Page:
Articles Posted in Construction Accidents

A career site’s list of the best and worst jobs for 2010 reveals something Baltimore County work accident attorneys have known right along: The physically most demanding jobs are also the most dangerous and can lead to serious personal injury, lifelong medical problems, and even death.

Recognizing the risk to life and limb when construction accidents occur, job search site CareerCast.com ranked construction as the no. 8 worst job to pursue this year. The no. 1 worst job was “roustabout,” which includes oil rig and pipeline workers, followed by lumber jack and iron worker. The site considered the following factors while conducting research to rank the jobs: Environment, Income, Outlook, Stress and Physical Demands.

Construction Worker made the list due to the physical demands, higher rates of injury, and low median income, though the hiring outlook is “moderate.” And Maryland, while our stevedores (dock workers) weren’t in the bottom 10 jobs, they weren’t far behind — stevedores ranked 185 out of 200 jobs analyzed, with a hiring outlook of “poor” (besides the challenging work conditions if you can get a job as a dock worker on the Baltimore and Maryland waterfront).

What would you guess are among the most dangerous jobs in Maryland? Construction? Roofing? Electrical work? You’d be right on all those counts, but some of the top causes of fatal occupational injuries in Maryland may come as somewhat of a surprise. According to the U.S. Dept. of Labor, Bureau of Labor Statistics (BLS), of the 59 people who lost their lives due to work-related accidents in Maryland in 2008…

> Transportation accidents (which include air, rail, highway transportation including freight trucking accidents, nonhighway transportation, and being struck and killed by a vehicle, e.g., construction site worker pedestrian accidents) accounted for 17 deaths;

> 9 fatalities resulted from Assaults and Violent Acts (including self-inflicted injury);

The Baltimore County City Council passed an act concerning speed cameras designed to thwart motor vehicle accidents and pedestrian accidents that occur in school zones. Bill 61-09 Speed Monitoring Systems, which went into effect Oct. 1, 2009, authorizes county law enforcement, in consult with other agencies, to use and enforce citations issued by speed monitoring systems in school zones.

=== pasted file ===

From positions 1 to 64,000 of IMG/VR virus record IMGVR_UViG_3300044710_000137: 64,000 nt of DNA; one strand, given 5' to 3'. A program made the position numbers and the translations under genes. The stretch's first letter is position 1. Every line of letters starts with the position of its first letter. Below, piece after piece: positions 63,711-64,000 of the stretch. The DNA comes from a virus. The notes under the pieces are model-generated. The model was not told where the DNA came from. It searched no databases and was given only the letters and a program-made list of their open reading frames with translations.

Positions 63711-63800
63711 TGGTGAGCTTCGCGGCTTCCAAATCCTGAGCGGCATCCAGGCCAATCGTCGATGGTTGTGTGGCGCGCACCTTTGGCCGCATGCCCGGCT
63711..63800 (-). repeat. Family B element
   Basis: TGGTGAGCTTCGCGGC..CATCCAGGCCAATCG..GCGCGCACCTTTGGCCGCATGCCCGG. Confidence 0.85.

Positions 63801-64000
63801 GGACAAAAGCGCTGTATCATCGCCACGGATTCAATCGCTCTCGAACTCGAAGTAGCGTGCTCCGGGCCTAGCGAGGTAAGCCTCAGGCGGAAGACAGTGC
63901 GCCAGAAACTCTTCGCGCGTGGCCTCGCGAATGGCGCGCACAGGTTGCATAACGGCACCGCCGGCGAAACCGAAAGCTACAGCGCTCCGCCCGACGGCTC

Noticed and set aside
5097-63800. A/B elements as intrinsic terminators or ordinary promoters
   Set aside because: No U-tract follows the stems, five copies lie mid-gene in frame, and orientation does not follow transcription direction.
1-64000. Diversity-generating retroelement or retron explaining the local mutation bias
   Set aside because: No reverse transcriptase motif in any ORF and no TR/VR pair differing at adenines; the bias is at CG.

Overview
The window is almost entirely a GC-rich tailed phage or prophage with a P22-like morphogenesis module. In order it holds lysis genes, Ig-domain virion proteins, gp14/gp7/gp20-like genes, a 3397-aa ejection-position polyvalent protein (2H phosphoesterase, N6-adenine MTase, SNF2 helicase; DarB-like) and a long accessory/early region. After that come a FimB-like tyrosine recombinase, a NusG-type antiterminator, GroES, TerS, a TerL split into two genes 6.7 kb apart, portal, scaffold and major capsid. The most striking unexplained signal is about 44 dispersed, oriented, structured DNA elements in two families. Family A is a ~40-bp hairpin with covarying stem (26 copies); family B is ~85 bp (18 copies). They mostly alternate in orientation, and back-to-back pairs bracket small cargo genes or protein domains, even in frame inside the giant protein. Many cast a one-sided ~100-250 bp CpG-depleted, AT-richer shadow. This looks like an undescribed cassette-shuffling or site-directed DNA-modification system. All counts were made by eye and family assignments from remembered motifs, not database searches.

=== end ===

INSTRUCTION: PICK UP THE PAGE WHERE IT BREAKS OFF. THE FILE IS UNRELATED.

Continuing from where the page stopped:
The bill defines “speed monitoring systems” as “a device with one or more motor vehicle sensors producing recorded images of motor vehicles traveling at speeds at least 12 miles per hour above the posted speed limit.” Drivers will be subject to a $40 fine. An amendment to the bill limits the number of cameras to 15. The one councilor who dissented felt that more police — not speed cams — was a better way to address the problem.

In addition to the county bill targeting speeders in school zones, a separate state law now allows speed cameras at work zone sites; two have been placed in Baltimore County — one on I-695 at Charles Street and another on I-95 between I-895 and White Marsh Blvd.

People get hurt at work in the course of performing their jobs, whether it’s unloading cargo on the docks at the Port of Baltimore, working on a factory floor, or performing white collar jobs in downtown Baltimore office buildings. As Maryland Workers Comp lawyers who’ve served the people of Baltimore County and neighboring communities for decades, we’ve seen a wide spectrum of work-injury cases as a result of everything from heavy lifting to heavy typing.

Fact of the matter is, while certain occupations — construction, for example — are more hazardous than others, you don’t have to fall off scaffolding or have an accident as such to suffer injury as a result of your work. We can break down types of work related injuries into two broad categories: Accidents and Occupational Disease. We’ve discussed what to do if you are injured in an accident at work (see our Workers Compensation webpage for more, as well as our Work Comp blog archive). Let’s discuss occupational disease here.